[Greasemonkey] Greasemonkeyed.com, userscript.org, forums, source code, and the future of our community

Nikolas Coukouma lists at atrus.org
Mon Aug 1 14:29:09 EDT 2005

Bill Donnelly wrote:

> Again, I point to the "Firefox Extension Community"
> with the way extensions written for older versions
> of Ffx don't install until they are specifically
> checked by the author and coded as okay.
> In fact, they have both a From and a To versioning
> check to signal that it won't work on older versions
> if that is true.

The problem I see is that web sites aren't usually versioned, at least
not in a meaningful way to outsiders. Working with dates might make
sense, but it's impractical to guess when a site design will change.

I think we're stuck with soliciting feedback from users. Simply asking
"does it work?" and reporting that "this script currently works for 80%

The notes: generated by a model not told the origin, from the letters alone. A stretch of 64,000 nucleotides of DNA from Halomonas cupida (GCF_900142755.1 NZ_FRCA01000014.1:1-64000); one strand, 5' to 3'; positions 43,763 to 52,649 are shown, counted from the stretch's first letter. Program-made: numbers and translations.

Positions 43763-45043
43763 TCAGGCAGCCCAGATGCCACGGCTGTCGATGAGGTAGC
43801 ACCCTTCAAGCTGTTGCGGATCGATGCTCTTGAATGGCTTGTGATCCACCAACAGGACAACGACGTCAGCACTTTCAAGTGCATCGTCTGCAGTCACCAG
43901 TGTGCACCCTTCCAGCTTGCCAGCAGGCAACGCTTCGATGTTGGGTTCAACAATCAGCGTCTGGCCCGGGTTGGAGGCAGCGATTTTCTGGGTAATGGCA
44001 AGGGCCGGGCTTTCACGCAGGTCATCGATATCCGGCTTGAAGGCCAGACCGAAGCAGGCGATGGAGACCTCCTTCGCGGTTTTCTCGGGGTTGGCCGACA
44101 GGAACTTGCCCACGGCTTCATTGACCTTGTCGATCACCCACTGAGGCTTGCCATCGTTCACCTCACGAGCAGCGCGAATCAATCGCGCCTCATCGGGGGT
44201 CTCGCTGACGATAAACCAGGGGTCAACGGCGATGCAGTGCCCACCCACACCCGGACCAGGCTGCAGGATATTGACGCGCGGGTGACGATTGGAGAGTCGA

of users" seems useful. On Greasemonkey's end, we should make it easy to
report broken scripts, once the feature is added to a site.

> Plus the MozillaZine forums for features requests and
> bug reports for each extension, usually with a thread
> specifically for each extension, if the author wants to
> go that route. (and a default 'homepage', too, if the
> author doesn't want to have a special one -- of course,
> there is always the whole site bandwidth problem and
> who will pay for it, etc. -- although, you can always
> store the actual download files on a 'free server')
> Anyway, I personally like that whole setup.

I like the idea of providing some tools for communicating with the
author of a script. On the other hand, user scripts are supposed to be
sorta disposable. Associating a script with an author and having some
contact info is definitely desirable. Some sort of searchable forum
system seems good so people can look through earlier discussions. Bug
tracking seems like a bit much when (I think) most scripts have < 1k
lines of code.


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